Structuring Community College Transfer to Support Upward Economic Mobility
In this report to the ECMC Foundation, MDC examines transfer practices and experiences at four Southern community colleges, observing how institutional practices, federal and state policies, and student mindset and behavior affect transfer students. Read the Report
Higher education is a cornerstone of civic and personal advancement in the United States, promising connections with knowledge, skills, and networks that can lead to high-paying work. This system boasts—but does not always deliver—equal opportunity to rise out of poverty and accumulate wealth and build economic security.
Across the country, however, states are struggling to reach goals for bachelor's degree completion and to improve stalled upward economic mobility, especially for those born into poverty. The problem is particularly stark in the South, where educational attainment lags national averages, income inequality is highest, and the odds of economic mobility are lowest. The chances of being stuck in the lowest income bracket decrease with a postsecondary credential.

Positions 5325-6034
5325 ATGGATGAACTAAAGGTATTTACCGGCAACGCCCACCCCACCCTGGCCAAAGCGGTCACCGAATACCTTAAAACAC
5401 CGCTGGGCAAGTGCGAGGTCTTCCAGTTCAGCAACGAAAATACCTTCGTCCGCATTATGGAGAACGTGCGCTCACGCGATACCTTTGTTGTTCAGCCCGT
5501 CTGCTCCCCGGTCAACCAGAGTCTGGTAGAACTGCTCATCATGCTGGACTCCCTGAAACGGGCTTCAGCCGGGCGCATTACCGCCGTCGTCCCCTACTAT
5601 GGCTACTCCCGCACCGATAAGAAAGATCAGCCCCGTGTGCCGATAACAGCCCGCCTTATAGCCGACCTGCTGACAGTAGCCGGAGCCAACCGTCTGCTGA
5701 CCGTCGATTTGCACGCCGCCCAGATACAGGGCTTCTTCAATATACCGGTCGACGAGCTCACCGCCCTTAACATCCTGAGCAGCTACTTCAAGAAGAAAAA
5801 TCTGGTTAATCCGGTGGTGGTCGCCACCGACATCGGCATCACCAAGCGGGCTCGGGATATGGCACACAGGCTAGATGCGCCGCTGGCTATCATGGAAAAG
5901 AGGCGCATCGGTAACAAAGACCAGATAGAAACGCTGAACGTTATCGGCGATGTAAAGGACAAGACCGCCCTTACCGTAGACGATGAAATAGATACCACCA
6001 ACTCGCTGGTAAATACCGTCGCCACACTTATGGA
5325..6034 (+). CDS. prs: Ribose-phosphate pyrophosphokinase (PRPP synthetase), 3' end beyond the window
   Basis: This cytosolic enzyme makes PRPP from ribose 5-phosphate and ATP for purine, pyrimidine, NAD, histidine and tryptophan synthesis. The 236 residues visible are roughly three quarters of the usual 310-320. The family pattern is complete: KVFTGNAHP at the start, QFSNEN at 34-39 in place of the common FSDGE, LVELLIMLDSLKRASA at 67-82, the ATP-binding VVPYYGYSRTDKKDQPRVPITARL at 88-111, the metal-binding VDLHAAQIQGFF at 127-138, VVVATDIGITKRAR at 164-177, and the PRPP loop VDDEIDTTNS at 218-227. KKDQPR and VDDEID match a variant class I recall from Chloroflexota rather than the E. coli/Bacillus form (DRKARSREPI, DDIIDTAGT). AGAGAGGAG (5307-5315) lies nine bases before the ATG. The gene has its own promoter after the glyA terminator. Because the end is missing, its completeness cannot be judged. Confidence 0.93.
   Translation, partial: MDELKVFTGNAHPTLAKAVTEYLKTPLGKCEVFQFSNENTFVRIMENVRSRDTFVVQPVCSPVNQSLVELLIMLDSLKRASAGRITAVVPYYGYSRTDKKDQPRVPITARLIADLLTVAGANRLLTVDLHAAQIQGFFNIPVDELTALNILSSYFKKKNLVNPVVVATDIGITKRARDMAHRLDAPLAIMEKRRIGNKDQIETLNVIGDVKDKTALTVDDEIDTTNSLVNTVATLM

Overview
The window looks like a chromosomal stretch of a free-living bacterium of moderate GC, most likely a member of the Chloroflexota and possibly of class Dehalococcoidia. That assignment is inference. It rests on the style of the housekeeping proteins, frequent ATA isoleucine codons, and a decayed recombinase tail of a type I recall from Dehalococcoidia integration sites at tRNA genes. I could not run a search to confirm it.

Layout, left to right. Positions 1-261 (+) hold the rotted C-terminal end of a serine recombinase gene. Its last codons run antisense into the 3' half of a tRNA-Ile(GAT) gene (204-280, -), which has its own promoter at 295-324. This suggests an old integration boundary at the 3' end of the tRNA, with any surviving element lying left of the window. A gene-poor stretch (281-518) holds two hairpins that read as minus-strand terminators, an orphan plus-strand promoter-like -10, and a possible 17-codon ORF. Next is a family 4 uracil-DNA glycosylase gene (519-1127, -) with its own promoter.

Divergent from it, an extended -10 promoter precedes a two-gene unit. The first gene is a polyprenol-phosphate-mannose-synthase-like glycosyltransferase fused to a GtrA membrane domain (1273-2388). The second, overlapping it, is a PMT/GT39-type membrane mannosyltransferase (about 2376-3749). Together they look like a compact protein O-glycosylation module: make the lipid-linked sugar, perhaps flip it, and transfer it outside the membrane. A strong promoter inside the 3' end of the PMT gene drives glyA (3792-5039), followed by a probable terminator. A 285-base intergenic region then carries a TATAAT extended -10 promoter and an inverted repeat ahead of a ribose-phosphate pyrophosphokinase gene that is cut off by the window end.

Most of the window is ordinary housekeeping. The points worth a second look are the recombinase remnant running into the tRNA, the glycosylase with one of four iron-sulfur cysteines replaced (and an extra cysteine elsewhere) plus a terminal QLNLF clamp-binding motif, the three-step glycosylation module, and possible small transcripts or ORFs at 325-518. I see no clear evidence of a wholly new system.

Community colleges have long been important institutions for strengthening postsecondary attainment, awarding credentials that can lead to better paying jobs or form the foundation for additional credentials, including a bachelor's degree. With lower tuition costs and, ideally, an accessible pathway to a bachelor's degree via transfer to a four-year university, community colleges can still be launching-pad institutions that change the education and economic trajectory for individuals and families.
Recent research indicates, however, that ensuring successful student transfer and bachelor's degree attainment following transfer remains a challenge for both two-year and four-year institutions across the United States.
We conducted interviews and focus groups with college administrators, faculty, staff, and students; reviewed print and online resources, state articulation agreements, transfer-related policies; and conducted an online survey of advising staff.
We reported our findings around four themes:
Our recommendations are:
For more information, contact Program Director Abby Parcell at email@example.com.
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